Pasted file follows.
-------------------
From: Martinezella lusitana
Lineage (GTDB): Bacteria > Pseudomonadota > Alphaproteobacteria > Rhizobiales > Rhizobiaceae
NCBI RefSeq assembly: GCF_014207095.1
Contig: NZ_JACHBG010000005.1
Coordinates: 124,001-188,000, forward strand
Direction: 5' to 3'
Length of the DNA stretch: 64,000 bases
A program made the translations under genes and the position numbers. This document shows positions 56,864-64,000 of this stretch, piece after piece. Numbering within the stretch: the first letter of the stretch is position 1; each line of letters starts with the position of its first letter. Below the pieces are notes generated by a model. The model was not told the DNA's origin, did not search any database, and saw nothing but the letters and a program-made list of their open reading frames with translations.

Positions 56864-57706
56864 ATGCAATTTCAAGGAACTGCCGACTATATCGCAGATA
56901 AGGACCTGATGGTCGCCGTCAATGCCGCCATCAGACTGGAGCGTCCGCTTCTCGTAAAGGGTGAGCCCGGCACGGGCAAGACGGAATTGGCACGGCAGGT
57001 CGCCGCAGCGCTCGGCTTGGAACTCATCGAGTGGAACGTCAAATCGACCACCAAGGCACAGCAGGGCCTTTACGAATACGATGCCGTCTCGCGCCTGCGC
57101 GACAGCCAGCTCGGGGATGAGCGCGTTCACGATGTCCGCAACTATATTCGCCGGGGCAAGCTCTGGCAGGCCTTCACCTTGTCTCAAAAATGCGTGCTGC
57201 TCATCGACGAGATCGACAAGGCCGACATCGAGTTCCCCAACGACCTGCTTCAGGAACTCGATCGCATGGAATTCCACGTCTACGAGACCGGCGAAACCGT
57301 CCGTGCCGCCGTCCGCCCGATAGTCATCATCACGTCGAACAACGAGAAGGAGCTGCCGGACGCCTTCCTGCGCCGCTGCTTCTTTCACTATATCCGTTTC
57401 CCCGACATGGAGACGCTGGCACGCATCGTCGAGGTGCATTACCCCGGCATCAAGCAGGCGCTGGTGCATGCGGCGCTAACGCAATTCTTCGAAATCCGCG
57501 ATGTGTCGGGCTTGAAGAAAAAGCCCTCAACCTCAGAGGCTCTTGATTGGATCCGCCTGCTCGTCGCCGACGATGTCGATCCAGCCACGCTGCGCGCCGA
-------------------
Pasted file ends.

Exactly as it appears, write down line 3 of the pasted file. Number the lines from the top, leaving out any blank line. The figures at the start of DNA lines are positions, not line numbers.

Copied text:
NCBI RefSeq assembly: GCF_014207095.1